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Published On: December 12, 2011 | Blog | 0 comments

Leaks From Upstairs

Flooding can be catastrophic and ruin decorations and furnishings and cause damage to plastered walls and ceilings. In a block of flats when water escapes this can often affect the person living below as well as the flat from where a leak started.

A leak may not be visible at all within the flat which is starts in. Leaks can be difficult to trace and can come from any of the plumbing installations some of which will be concealed behind baths or washing machines or inside ducting. It may be impossible to trace a leak without removing sanitary fittings and tiling to check all connections.

Leaks can occur simply due to the carelessness of the occupant above or due to inadequate protection from tiling and a properly used shower curtain.

Unfortunately, to hold the occupant above responsible may not be of any benefit to the person who has been flooded out. The neighbour above may have no insurance in place or be generally un-cooperative. Most residents will be reluctant to allow intrusive investigations into what they may perceive to be a non existent leak. Bad relations can start between neighbours where someone is being repeatedly flooded out.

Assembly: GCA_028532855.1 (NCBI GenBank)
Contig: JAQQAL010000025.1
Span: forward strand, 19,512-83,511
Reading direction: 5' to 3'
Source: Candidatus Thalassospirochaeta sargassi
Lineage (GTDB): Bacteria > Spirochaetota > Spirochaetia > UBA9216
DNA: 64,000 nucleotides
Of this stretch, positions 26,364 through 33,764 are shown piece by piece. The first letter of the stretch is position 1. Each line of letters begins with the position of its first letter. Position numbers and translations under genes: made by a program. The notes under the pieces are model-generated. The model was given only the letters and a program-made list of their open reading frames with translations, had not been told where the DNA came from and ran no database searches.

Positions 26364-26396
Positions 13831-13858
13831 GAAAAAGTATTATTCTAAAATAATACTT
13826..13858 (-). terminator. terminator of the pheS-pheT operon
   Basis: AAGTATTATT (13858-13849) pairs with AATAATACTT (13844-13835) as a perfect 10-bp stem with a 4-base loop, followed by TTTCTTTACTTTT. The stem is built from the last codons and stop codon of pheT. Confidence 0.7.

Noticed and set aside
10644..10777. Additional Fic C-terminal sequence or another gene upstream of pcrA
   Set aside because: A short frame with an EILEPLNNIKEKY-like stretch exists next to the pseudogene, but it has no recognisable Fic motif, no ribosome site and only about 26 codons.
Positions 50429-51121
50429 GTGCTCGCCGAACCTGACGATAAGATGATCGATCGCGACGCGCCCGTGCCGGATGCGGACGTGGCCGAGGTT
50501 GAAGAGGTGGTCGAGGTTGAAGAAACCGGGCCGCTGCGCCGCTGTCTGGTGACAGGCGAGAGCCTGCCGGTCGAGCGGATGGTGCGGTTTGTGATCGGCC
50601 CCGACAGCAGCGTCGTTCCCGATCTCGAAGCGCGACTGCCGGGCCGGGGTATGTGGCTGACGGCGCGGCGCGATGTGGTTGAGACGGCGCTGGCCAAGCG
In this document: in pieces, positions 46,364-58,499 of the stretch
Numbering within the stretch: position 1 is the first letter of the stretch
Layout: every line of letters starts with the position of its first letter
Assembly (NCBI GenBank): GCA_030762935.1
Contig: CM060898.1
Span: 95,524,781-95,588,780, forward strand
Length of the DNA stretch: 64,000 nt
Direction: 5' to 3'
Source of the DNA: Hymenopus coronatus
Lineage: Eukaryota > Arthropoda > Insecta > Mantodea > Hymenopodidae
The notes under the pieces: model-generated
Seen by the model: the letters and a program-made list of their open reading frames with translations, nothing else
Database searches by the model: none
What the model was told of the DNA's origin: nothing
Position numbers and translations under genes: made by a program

A tenant can find themselves living with a leak but they cannot obtain a remedy because their neighbour refuses to co-operate and the landlord refuses to do the repairs because they place the blame with the upstairs resident. This happens particularly where that person is a leaseholder who has bought their property under the right to buy scheme. Private individuals may not have sufficient assets to bring a claim against. They may have rented out the property to tenants and are living elsewhere and are therefore difficult to trace.

Where a leak has been serious enough to causes damage to the actual structure of a building for example by damaging the plaster and fabric of the building or causing it to be damp the person affected will have a remedy against their own landlord if they have not carried out repairs to their flat within a reasonable time. This is because the landlord will always have an obligation under the Landlord and Tenant Act 1985 and probably their tenancy agreement to repair the structure.

The landlord will have retained the right to enter the upstairs flat for the purpose of carrying out repairs either as part of the terms of the tenancy or the lease and can seek to rely on these terms to gain access.

A tenant can seek an order for repair works and compensation for the inconvenience caused.

Disclaimer: The information on the Anthony Gold website is for general information only and reflects the position at the date of publication. It does not constitute legal advice and should not be treated as such. It is provided without any representations or warranties, express or implied.*

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